Johanna Botta discusses MMT, the airlines and reporting on FedEx’s results in Before & After from Refinitiv.
Modern Monetary Theory, or MMT, has been on the lips of many economists for a few years now. But has the Coronavirus pushed the reality of MMT into the spotlight? MMT is an economic theory that hypothesizes that a government should print money to expand spending up to the point of detrimental inflation.
In the current situation, with the market in a sudden and severe bear market territory, many workers and small business owners in financial crisis are calling for a huge fiscal response from governments worldwide. And, well, why shouldn’t they issue more debt at historically cheap levels to help the economy? That’s the question that MMT doesn’t back away from. And the answer from MMT proponents is, of course, spend and just print more money.
In traditional economics, the notion of printing money to solve a country’s problems is almost universally regarded as a bad idea. Yet MMT proposes that money creation ought to be a useful economic tool, and does not automatically devalue the currency, lead to inflation or economic chaos. And so here we are on the verge of economic chaos as it stands, wouldn’t now be a good time to find out if it works?
The major caveat of MMT, of course, is that inflation would be bad, but if the job market collapses, as most experts assume, that would alleviate the pressure. What we might find is that if MMT works in this particular crisis, then the chorus for it to be a regular phenomenon will only grow.
One advocate of MMT is Bernie Sanders. Sanders is being advised by Stephanie Kelton, an economics professor at Stony Brook University who is probably the most famous proponent of Modern Monetary Theory. The necessity of a public funds response to the economic hit has even the most hardcore-free market proponents questioning the limitations of helicopter money.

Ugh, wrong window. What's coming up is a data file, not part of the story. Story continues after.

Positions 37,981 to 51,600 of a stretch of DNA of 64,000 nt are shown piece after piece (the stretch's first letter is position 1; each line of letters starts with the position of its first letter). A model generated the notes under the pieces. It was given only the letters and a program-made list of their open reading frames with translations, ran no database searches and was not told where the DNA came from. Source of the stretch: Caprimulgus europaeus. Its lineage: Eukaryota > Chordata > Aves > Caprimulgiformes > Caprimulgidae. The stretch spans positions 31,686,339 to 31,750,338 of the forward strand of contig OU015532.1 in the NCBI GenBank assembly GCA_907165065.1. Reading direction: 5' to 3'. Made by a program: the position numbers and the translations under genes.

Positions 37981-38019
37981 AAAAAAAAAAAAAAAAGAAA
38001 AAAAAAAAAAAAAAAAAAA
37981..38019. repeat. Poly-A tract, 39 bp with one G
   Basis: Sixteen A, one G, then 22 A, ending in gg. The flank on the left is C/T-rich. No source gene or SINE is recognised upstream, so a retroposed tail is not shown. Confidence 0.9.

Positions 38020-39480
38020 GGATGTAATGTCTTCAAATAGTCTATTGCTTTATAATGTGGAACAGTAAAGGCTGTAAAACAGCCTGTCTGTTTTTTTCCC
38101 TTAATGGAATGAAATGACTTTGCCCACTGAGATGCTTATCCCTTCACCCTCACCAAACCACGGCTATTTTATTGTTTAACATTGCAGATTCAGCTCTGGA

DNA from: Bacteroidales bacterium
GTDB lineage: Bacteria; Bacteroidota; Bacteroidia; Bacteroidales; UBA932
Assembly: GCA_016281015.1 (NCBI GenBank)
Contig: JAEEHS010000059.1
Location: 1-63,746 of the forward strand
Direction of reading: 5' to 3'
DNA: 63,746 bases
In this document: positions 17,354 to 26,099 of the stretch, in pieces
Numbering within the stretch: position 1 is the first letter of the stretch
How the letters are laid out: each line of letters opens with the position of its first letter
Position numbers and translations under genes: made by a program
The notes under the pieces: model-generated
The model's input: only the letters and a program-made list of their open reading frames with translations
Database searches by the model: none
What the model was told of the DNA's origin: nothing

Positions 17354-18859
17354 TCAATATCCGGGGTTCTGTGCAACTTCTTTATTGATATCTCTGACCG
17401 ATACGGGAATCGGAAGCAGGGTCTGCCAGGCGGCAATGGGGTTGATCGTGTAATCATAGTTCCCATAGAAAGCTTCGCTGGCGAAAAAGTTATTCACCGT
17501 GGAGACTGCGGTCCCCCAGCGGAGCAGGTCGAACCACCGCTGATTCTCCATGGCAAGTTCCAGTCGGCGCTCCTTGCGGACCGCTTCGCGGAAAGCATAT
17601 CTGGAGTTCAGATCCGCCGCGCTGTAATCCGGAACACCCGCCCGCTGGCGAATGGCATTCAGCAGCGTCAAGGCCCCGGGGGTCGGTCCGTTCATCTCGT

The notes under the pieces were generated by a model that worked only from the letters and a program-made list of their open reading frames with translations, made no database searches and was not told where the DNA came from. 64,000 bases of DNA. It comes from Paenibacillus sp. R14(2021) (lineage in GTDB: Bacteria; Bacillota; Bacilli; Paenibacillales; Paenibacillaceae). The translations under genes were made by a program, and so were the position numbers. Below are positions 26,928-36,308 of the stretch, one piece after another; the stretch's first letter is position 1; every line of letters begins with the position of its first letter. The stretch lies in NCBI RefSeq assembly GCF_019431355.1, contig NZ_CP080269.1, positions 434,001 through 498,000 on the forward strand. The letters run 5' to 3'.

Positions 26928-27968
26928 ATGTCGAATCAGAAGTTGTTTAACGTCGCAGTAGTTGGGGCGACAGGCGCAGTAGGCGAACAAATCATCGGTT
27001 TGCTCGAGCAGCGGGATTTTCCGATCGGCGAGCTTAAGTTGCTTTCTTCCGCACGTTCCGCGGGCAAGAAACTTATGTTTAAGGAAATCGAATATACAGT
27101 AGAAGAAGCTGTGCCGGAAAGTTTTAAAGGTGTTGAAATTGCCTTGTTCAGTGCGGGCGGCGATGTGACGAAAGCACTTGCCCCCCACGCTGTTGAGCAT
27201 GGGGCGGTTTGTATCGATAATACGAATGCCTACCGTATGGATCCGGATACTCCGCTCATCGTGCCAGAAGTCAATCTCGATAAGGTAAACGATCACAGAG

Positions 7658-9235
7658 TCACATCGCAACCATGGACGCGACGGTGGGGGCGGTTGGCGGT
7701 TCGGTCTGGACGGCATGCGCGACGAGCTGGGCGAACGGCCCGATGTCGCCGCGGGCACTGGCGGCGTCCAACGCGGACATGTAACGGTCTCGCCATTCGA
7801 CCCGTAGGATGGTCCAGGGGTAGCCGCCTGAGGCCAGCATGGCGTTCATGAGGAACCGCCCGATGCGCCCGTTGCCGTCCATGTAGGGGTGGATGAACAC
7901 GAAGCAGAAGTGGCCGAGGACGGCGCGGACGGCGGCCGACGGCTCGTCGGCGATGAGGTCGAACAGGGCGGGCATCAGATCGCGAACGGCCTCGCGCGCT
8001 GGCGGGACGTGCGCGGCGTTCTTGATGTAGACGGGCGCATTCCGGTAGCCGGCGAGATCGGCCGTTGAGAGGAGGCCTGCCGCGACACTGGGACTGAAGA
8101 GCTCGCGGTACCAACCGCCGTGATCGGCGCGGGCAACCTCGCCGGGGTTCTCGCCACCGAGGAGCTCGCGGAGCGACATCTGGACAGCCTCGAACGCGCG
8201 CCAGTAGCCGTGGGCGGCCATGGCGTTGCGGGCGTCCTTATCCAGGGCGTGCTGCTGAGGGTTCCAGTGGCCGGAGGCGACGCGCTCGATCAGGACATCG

The airlines are in a very bad spot right now. Consider American Airlines that when in 2015 posted a $7.6 billion profit compared to about $500 million in 2007 and less than $250 million in 2006. This prompted CEO Doug Parker to say in 2017;
I don’t think we’re ever going to lose money again.
If only he were right. Then along comes Coronavirus, which overnight collapsed international travel and severely reduced all domestic flights. And now we find ourselves in a real moral conundrum. Should the taxpayers of the United States bail out the major airlines? How can a company with such a nice period of earnings in the last decade squander all that cash? Buybacks!
American Airlines blew most of its cash on a stock buyback spree. From 2014 to 2020 in an attempt to increase its earnings per share, American Airlines spent more than $15 billion buying back its own stock. It managed to, despite the risk of the proverbial rainy day, to shrink its cash reserves. As of this March, they are now in debt over $30 billion with a market cap of $6.6 billion.
FedEx beat their subdued earnings numbers handedly. Their EPS came in at $1.41 versus $1.27, and revenue came in at seventeen point five billion dollars versus sixteen point eight two billion. They did, however, suspend the outlook for the remainder of 2020 due to Coronavirus uncertainty. At first, the stock rallied up 7.4% to 102 a share in the aftermarket trading, only to face a reality of S&P futures, which were lock-limit down the next morning, pulling the stock below the previous day’s close of 94.96 By more than 2%.
The report is the perfect example of the sign of our times. A good report for past performance on really dour expectations with no visibility into the future. This results in investors simply having no real edge in pricing the security and defaulting to the broader whims of the markets. We’ve said economic numbers have stopped mattering, perhaps the same can be said for earnings.